Carly Fiorina's HP Legacy

For someone who is running around the country these days portraying herself as a victim, Carly Fiorina is actually one very lucky lady.

Thanks to the boardroom scandal at her old company, Hewlett-Packard, there is a renewed interest in her controversial tenure as CEO/chairwoman of that company -- enough interest to land her interview segments on last Sunday's "60 Minutes," on this morning's "Good Morning America" and a second print run on her new book, "Tough Choices."

Better yet, because the recent HP scandal centers on Patricia Dunn, the woman who replaced her as chairwoman, and involves many of the same players, Fiorina is now free to utter dark implications that her own case really involved secret conspiracies and sexism -- and actually have a few suckers out there believe her.

What Patricia Dunn did was idiotic and illegal, and she was obviously in over her head as chairwoman of the board. But, by all indications, she let her obsession with protecting HP and her duties to corporate governance take her over the line into breaking the law. Everything she did was for the company, not her own self-aggrandizement.

No one can ever say that last line about Carly Fiorina, the very embodiment of the dot-com boom corporate superstar. One is hard-pressed to think of anything she did during her time at either Lucent or HP that wasn't designed to burnish her own image -- at the sacrifice of anyone who got in her way. Indeed, that's exactly what she's doing now with her self-exculpatory book: blaming the victims -- that is, everyone but herself -- for her failings as a manager.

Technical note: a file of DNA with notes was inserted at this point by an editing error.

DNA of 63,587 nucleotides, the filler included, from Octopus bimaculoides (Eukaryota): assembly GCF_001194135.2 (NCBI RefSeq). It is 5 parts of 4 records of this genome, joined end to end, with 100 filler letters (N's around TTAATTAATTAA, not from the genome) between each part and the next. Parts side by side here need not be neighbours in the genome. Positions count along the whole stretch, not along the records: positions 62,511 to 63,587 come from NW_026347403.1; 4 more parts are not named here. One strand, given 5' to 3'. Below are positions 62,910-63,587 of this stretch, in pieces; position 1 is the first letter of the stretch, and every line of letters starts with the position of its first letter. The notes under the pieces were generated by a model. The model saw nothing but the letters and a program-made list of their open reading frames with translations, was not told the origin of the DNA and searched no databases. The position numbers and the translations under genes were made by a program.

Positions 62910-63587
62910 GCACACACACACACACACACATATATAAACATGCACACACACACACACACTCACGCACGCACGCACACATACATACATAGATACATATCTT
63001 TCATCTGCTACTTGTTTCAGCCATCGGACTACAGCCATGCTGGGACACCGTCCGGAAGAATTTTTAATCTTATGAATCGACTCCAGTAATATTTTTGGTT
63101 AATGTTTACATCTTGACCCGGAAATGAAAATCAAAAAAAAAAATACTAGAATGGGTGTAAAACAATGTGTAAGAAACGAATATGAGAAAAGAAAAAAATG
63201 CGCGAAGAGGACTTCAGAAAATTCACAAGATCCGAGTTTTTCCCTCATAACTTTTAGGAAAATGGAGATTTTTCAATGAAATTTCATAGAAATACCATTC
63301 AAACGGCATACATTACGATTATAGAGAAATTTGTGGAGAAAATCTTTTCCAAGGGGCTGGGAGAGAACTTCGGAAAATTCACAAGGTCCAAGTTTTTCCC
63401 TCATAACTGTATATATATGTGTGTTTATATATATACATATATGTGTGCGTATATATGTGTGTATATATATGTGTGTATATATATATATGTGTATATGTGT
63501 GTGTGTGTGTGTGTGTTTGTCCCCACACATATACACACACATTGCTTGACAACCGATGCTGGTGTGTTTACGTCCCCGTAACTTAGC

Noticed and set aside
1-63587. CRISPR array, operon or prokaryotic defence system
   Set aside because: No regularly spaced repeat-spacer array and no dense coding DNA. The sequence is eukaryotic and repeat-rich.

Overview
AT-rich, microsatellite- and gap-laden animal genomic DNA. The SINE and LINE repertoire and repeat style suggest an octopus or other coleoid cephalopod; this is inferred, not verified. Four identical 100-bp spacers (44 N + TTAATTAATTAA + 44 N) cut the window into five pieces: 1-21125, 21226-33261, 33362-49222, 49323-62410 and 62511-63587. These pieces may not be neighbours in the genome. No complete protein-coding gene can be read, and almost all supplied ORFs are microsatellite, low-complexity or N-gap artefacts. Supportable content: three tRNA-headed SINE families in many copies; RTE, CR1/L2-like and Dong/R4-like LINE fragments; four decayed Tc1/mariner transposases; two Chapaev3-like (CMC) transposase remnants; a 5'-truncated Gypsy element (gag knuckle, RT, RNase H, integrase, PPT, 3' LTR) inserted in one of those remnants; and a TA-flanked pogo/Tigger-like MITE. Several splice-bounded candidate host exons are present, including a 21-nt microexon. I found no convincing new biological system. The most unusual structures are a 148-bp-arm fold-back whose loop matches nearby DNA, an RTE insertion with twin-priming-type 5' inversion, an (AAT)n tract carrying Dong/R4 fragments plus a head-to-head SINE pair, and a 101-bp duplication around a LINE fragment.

There is one more way that Fiorina is lucky. Just as she managed to skip out of Lucent right before the Feds arrived, so too has she been out of HP just long enough for the media not to draw too many connections between the scandal and the pestilential culture she created at the company. Only a few reporters have noted that the leaks began during the last days of Fiorina at Hewlett-Packard, when her policies and personality had turned the board into an armed camp, etched with paranoia and divided against itself.

It was from this poisonous stew that the scandal emerged -- a passive-aggressive Dunn, faced with what appeared to be a mutinous board, instead of confronting the directors head-on, instead decided to become Inspector Javert behind the scenes. That this little fiasco took a year to play out guaranteed that Fiorina would be far enough from the blast zone to point at the smoking crater and be able to claim, not that she helped set the process in motion but that she was the first victim of this evil cabal.

For all her attempts to rewrite history, there are certain facts that Fiorina cannot escape. The first is that in the only plebiscite on her leadership -- the proxy vote over the acquisition of Compaq Computer -- HP employees, men and women, repudiated her. Fiorina may claim now that HP's current strong business is the product of her strategy -- a dubious claim in itself -- but the fact is that the first requirement of corporate leadership is to get the employees to follow. At that, she failed miserably.

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